2. While you're chopping spinach, cook the paneer in one tablespoon of the butter over medium heat in a large skillet. Make sure the paneer is in a single layer and use a spatula to flip it regularly so all sides get deeply brown. This typically takes 7 minutes or so. Remove from the pan and set aside.
  3. Heat the other tablespoon of butter in your largest soup pot. Add the onions and salt, and saute until the onions soften up, five minutes or so. Add the garlic, ginger, spice mixture, and turmeric. Cook, stirring frequently, until fragrant and nicely combined - a minute or two.
  4. Turn the heat up to medium-high and add the spinach to the pan all at once, if possible. Cook, stirring all the while, until the spinach is collapsed and wilted, a couple of minutes. If you need to add the spinach in batches (adding more spinach as it collapses), that is fine too, just do it as quickly as possible.
  5. Stir in the buttermilk and cream and heat gently while stirring. If the mixture seems dry, add more buttermilk a splash at a time (this rarely happens to me). Taste and add more salt if necessary and more red pepper flakes if you like. Add a generous squeeze of fresh lemon juice, stir in the paneer, sprinkle with sesame seeds and serve.
Notes

*Spice Mixture: Use a mortar and pestle or spice grinder to grind the following spices as finely as possible: 2 tablespoons cumin seed, 1 tablespoons coriander seed, 2 teaspoons mustard seed, 1 teaspoon red pepper flakes, 1/8 teaspoon cardamom seeds, 3 whole cloves. Store in an airtight container and use as needed.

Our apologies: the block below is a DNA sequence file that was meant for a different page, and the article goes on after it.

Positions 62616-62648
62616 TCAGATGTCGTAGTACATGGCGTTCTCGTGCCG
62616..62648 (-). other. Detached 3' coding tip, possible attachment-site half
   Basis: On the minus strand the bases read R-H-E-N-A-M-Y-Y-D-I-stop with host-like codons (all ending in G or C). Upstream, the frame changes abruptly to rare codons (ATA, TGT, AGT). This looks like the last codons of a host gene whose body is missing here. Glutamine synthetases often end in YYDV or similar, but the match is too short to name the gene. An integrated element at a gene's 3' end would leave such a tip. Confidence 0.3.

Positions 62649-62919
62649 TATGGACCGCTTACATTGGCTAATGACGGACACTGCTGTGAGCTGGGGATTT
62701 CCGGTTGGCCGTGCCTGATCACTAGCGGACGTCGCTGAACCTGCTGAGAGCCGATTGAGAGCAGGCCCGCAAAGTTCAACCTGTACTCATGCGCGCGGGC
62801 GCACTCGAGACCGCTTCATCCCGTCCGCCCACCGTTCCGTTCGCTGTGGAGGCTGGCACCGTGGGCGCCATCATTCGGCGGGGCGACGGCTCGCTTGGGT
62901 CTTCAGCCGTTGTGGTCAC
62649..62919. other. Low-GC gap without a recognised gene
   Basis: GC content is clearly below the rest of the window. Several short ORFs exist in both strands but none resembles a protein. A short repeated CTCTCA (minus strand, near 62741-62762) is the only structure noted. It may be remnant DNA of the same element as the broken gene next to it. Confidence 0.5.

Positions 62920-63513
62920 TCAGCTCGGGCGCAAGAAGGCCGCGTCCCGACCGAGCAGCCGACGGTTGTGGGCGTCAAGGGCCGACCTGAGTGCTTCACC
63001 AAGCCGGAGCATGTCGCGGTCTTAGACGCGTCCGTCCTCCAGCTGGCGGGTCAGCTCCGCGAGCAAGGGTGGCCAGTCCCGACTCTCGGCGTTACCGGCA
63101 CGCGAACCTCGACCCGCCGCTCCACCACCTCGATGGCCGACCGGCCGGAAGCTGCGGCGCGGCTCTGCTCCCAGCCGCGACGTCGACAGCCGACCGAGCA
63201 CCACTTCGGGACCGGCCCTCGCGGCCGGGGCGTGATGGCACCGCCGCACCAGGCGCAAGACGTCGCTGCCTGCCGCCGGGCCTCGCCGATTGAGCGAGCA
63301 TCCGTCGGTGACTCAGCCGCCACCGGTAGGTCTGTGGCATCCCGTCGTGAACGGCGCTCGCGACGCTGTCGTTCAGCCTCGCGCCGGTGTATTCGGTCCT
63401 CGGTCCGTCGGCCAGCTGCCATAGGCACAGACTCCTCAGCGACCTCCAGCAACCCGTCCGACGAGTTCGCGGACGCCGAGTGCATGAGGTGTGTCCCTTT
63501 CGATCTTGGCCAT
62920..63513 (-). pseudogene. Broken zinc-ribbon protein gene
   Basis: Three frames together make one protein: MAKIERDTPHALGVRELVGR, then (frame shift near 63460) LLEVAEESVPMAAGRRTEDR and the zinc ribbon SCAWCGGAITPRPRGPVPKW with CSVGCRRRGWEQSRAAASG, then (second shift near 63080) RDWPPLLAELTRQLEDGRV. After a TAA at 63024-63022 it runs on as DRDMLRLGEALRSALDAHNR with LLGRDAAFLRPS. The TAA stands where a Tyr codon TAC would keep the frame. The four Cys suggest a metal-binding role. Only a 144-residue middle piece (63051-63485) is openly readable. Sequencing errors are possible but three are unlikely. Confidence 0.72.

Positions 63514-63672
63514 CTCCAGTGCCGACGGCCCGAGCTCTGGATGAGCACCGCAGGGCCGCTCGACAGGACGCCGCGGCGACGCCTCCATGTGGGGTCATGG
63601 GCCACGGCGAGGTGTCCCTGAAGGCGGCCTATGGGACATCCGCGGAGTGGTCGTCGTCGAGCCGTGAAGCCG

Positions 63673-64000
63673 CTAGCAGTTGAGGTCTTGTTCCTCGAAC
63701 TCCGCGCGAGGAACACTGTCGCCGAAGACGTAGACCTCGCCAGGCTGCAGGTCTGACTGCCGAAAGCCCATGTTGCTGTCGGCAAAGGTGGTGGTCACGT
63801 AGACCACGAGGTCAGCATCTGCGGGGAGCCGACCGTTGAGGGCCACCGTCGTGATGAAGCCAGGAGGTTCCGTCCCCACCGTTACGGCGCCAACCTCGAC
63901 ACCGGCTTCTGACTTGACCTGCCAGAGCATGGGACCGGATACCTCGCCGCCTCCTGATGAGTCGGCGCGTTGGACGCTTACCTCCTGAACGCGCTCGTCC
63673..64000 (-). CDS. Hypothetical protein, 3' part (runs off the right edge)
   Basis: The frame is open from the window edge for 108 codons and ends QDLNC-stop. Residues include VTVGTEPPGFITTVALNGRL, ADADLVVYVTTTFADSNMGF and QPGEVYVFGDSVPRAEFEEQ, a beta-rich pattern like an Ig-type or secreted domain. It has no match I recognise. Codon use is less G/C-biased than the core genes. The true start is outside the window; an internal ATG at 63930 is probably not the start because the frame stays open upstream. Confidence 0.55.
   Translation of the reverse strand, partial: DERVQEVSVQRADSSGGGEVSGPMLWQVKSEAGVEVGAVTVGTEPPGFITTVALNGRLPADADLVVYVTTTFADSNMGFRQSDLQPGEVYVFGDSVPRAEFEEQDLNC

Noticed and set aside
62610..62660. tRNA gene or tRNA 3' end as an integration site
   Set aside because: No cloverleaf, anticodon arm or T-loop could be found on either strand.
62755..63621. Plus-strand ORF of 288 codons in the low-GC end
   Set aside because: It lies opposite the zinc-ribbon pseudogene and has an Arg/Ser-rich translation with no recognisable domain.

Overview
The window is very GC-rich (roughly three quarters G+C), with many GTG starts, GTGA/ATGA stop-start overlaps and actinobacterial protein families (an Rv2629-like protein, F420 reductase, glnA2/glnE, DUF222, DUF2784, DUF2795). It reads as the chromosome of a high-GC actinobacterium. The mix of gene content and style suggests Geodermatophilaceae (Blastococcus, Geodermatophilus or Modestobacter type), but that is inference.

Serves
6
Prep Time
15 mins
Cook Time
15 mins
Total Time
30 mins
 
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Comments

Just so happens I have spinach, kale AND buttermilk to use up. Will be making a version of this tonight -- paneer is pressing right now! I can't wait...

Sarah

I use Saag Paneer as a guide to a good Indian. If the Saag is good, so will the rest be. I like the way you have substituted all the cream they use for buttermilk. I was thinking of making a Greek version before you mentioned the Halloumi. Maybe with a few olives and loads of oregano. We shall see... Dave.

David Crichton

Heidi - for the spice mixture - I have all those spices but they are pre-ground. Can I use the same measurements to create the blend?

Jocelyn

@carla You can use yogurt to split the milk. About a 1/4 to 1/2 a cup starting with 1/4 cup.

Kulsum at JourneyKitchen

This looks delicious, I think this would be perfect for a Sunday lunch whilst all the family is round, can't wait to try out!

David Head

Oh, thank you so much for this recipe! I have to make it this week. I have all of the ingredients on hand except for the paneer. I appreciate the link to the homemade paneer recipe. I'm allergic to citrus. Perhaps I can substitute the lemon/lime for something else. Perhaps apple cider vinegar? Not sure. Meanwhile, I've signed up for you newsletter. Love your site! Thanks for all you do. I'll definitely be back soon!

Carla @ Gluten Free Recipe Box

I need to do this recipe, tomorrow. I have been spending too much money being paneer from trader joes.

maria

Made this for dinner this evening to great reviews from my (meat eating) husband. We both love saag paneer at Indian restaurants but this was different but better- less rich and fresher tasting. I too heated the buttermilk too quickly and it separated but I was in a hurry. My fault. Also used some whole and some ground spices (what I had on hand) and it worked fine. Thank you for a great recipe! Also here in Chicago most international markets seem to sell the paneer.

Jill

I've never tried making my own paneer before so definitely going to give it a go. When I order it in a restaurant I often find that it is too soft and falls apart, I think that they don't always brown it before putting it in the curry which sounds like the way to go! I love using saag as a side dish to a piece of indian spiced fish or something like that rather than as a main dish itself although like you say, you pretty much need to buy all the spinach in a 10 mile radius to make a couple of portions - well worth it in the end though.

Adam Levy